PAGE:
In any job, there will be times where a difficult conversation must take place. It could be due to the smallest annoyance, or it could stem from issues that affect productivity--and eventually--the bottom line. As a leader, it is important to recognize the types of conversations you could potentially face. Knowing how to handle these types of situations can make a difference in reinforcing the culture and keeping the lines of communication open.
What are some examples of difficult workplace conversations?
According to a Harvard Business Review (HBR) survey, difficult workplace conversations include employees attempting to negotiate a raise; handling a challenging personality and apologizing for a mistake. Additional conversations that could be difficult include terminating an employee; advising an employee that their performance at work needs to improve, or they need to tread lightly at work; speaking with frustrated employees, and resolving a conflict with two or more employees.
There are numerous examples of difficult workplace conversations, but the most important consideration is being careful with the confrontation. When you don’t say the right words, you could find yourself in serious trouble. Here are five tips for handling workplace problems while maintaining a high compliance level to avoid any issues:
Prepare in advance
Having difficult conversations can be hard, but it is an even bigger challenge if you don’t have a plan. You should have the infraction and discussion points in front of you in detail to make sure you don’t leave anything out, or add something that has no relevance. You should know what you are going to say, and be prepared for any curveballs. It’s important to stay calm and stick to the plan to avoid any hurtful or upsetting words.
You never want the employee to feel unsure about the conversation and what they did wrong. Make sure you are specific and clear about what went wrong and the direction you want to take to resolve the issue. Do not go on hearsay. You must have concrete evidence of what you are addressing so the employee is crystal clear and can either agree or have a rebuttal.
Watch your language
The words you use during the conversation matter. Make sure to use firm, yet appropriate words to get your point across and avoid any repercussions. The last thing you want to do is be unprofessional in how you say things. You should also avoid profane language at all costs, even if you feel the situation is getting out of hand.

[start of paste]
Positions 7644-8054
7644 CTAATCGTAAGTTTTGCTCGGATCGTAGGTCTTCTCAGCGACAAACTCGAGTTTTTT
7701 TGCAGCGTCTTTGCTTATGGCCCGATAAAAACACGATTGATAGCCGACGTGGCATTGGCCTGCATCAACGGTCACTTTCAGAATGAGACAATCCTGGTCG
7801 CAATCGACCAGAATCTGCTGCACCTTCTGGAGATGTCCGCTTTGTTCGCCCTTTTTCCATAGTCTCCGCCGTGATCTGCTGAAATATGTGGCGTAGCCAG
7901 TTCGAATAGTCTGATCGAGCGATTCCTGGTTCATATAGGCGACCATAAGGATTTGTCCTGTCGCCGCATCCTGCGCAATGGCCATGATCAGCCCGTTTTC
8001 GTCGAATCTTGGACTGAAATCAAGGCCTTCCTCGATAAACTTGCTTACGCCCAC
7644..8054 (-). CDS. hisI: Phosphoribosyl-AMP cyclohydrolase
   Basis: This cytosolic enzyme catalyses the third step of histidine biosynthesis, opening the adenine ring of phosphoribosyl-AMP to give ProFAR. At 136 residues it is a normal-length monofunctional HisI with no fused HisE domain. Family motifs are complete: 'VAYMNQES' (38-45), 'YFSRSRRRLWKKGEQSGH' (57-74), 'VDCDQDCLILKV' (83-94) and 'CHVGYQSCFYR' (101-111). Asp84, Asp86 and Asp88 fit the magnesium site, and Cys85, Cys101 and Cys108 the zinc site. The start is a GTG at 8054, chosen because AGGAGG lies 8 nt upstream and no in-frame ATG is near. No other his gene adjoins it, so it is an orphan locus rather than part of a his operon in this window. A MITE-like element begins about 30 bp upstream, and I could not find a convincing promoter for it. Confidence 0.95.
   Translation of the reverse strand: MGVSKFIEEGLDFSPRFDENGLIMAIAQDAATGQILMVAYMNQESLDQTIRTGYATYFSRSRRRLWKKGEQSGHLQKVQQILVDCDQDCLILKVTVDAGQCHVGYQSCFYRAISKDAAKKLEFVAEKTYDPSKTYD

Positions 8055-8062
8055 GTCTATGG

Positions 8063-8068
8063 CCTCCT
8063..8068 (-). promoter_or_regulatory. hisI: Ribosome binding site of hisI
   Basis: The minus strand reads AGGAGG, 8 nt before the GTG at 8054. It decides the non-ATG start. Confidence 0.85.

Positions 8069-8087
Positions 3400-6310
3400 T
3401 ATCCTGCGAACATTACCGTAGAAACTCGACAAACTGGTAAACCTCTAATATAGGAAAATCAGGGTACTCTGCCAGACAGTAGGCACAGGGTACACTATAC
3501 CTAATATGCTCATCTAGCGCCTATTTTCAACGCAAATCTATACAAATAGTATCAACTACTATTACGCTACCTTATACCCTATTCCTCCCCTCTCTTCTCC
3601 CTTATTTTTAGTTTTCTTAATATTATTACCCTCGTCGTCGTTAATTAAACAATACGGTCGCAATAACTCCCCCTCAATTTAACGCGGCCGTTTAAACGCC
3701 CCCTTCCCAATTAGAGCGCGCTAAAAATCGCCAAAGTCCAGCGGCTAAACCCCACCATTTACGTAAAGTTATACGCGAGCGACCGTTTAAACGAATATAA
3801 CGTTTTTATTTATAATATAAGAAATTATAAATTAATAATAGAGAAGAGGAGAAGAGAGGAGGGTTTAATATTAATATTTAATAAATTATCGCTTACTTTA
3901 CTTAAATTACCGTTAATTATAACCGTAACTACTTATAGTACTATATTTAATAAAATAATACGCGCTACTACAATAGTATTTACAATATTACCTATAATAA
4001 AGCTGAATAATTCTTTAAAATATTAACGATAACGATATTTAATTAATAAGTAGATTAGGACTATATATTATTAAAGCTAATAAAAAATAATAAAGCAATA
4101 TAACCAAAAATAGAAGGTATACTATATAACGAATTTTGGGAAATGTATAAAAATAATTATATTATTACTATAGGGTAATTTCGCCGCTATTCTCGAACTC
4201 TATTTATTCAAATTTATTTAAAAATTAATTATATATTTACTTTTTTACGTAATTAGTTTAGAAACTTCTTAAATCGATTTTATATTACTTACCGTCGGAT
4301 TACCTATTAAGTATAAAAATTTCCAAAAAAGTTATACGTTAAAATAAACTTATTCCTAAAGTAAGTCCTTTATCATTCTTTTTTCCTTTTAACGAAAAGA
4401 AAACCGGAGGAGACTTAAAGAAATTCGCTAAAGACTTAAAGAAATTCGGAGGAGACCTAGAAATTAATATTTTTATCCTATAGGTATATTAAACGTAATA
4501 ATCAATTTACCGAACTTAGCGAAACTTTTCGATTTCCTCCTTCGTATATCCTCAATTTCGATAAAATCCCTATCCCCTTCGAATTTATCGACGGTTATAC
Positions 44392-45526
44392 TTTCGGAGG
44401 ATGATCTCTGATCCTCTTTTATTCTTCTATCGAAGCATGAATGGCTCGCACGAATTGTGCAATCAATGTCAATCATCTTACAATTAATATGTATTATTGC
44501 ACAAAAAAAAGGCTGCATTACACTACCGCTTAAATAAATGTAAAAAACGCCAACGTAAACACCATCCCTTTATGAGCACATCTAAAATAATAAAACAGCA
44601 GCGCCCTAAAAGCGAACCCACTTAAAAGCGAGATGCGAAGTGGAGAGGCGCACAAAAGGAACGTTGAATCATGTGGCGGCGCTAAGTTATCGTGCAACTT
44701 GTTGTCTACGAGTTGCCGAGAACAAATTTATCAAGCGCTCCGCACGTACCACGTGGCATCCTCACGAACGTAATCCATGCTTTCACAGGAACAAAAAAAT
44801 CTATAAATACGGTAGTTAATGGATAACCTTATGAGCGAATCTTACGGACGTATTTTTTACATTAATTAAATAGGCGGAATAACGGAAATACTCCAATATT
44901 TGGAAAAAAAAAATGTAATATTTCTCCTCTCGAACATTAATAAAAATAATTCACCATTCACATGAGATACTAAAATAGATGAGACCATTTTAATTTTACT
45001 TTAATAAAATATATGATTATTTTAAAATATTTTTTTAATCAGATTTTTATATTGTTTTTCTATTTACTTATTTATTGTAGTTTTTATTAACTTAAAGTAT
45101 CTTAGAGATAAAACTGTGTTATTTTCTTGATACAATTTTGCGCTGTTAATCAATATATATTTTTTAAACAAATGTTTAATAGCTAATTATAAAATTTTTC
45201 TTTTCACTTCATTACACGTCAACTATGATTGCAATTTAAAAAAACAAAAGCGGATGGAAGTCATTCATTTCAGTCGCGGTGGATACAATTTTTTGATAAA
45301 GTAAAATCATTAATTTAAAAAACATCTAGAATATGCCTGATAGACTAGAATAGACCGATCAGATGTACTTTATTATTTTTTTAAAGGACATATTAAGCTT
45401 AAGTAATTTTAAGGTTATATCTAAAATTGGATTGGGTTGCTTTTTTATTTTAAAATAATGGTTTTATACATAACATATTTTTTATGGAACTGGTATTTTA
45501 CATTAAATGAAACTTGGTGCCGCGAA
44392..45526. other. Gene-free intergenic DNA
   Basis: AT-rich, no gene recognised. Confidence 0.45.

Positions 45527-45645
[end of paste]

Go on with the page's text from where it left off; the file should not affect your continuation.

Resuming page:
Manage your emotions
Keep an even tone, and maintain your professionalism. Don’t let the conversation accidentally escalate – remain calm. Your emotions should not dictate your delivery. If you get emotional, chances are the other person will too. You are in charge and should positively steer the conversation.
Allow the other person to ask questions
No one wants to be admonished or disciplined and not have an opportunity to speak or ask questions. Make sure you are empathetic to the fact that the other person may be caught totally off guard. They may need time to process the conversation and get their thoughts together. Give them an opportunity to ask questions, and make sure you answer the questions in direct and complete answers.
Although navigating tough conversations can be challenging, it is important to understand potential pitfalls, so you do not make any mistakes. When you are prepared to have these conversations, you stay on track and remain compliant. If someone feels as though the conversation was not compliant, you could be in serious trouble.
Utilizing the highest degree of professionalism can protect you from liability. Partnering with a company like Quescto can help with these conversations while reducing your risk.
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